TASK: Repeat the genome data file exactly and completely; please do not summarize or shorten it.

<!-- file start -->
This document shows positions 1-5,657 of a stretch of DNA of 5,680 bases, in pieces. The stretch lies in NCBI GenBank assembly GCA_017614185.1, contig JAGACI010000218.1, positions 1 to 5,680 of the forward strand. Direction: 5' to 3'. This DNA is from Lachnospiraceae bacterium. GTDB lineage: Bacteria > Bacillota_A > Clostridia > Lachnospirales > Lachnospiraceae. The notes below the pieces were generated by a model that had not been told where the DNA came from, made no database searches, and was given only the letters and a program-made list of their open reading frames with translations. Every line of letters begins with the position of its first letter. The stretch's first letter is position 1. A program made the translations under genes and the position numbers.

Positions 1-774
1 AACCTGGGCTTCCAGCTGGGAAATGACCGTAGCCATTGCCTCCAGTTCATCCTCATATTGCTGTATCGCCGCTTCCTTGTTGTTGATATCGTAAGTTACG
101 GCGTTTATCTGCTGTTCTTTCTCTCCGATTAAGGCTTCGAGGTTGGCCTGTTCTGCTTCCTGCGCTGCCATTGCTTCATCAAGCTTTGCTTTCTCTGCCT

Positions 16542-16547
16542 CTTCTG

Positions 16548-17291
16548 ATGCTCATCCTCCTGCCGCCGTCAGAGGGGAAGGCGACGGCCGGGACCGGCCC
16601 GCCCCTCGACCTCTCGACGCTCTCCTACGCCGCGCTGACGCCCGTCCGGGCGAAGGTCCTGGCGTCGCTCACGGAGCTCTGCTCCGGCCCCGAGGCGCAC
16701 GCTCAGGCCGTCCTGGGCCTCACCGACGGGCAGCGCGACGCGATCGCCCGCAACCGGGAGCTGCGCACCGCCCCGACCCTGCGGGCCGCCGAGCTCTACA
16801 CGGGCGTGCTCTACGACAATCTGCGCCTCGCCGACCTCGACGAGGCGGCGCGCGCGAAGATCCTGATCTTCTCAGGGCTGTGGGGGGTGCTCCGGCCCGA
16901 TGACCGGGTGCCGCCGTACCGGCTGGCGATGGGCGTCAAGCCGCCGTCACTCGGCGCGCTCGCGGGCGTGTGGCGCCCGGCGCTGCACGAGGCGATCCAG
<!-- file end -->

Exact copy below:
This document shows positions 1-5,657 of a stretch of DNA of 5,680 bases, in pieces. The stretch lies in NCBI GenBank assembly GCA_017614185.1, contig JAGACI010000218.1, positions 1 to 5,680 of the forward strand. Direction: 5' to 3'. This DNA is from Lachnospiraceae bacterium. GTDB lineage: Bacteria > Bacillota_A > Clostridia > Lachnospirales > Lachnospiraceae. The notes below the pieces were generated by a model that had not been told where the DNA came from, made no database searches, and was given only the letters and a program-made list of their open reading frames with translations. Every line of letters begins with the position of its first letter. The stretch's first letter is position 1. A program made the translations under genes and the position numbers.

Positions 1-774
1 AACCTGGGCTTCCAGCTGGGAAATGACCGTAGCCATTGCCTCCAGTTCATCCTCATATTGCTGTATCGCCGCTTCCTTGTTGTTGATATCGTAAGTTACG
101 GCGTTTATCTGCTGTTCTTTCTCTCCGATTAAGGCTTCGAGGTTGGCCTGTTCTGCTTCCTGCGCTGCCATTGCTTCATCAAGCTTTGCTTTCTCTGCCT

Positions 16542-16547
16542 CTTCTG

Positions 16548-17291
16548 ATGCTCATCCTCCTGCCGCCGTCAGAGGGGAAGGCGACGGCCGGGACCGGCCC
16601 GCCCCTCGACCTCTCGACGCTCTCCTACGCCGCGCTGACGCCCGTCCGGGCGAAGGTCCTGGCGTCGCTCACGGAGCTCTGCTCCGGCCCCGAGGCGCAC
16701 GCTCAGGCCGTCCTGGGCCTCACCGACGGGCAGCGCGACGCGATCGCCCGCAACCGGGAGCTGCGCACCGCCCCGACCCTGCGGGCCGCCGAGCTCTACA
16801 CGGGCGTGCTCTACGACAATCTGCGCCTCGCCGACCTCGACGAGGCGGCGCGCGCGAAGATCCTGATCTTCTCAGGGCTGTGGGGGGTGCTCCGGCCCGA
16901 TGACCGGGTGCCGCCGTACCGGCTGGCGATGGGCGTCAAGCCGCCGTCACTCGGCGCGCTCGCGGGCGTGTGGCGCCCGGCGCTGCACGAGGCGATCCAG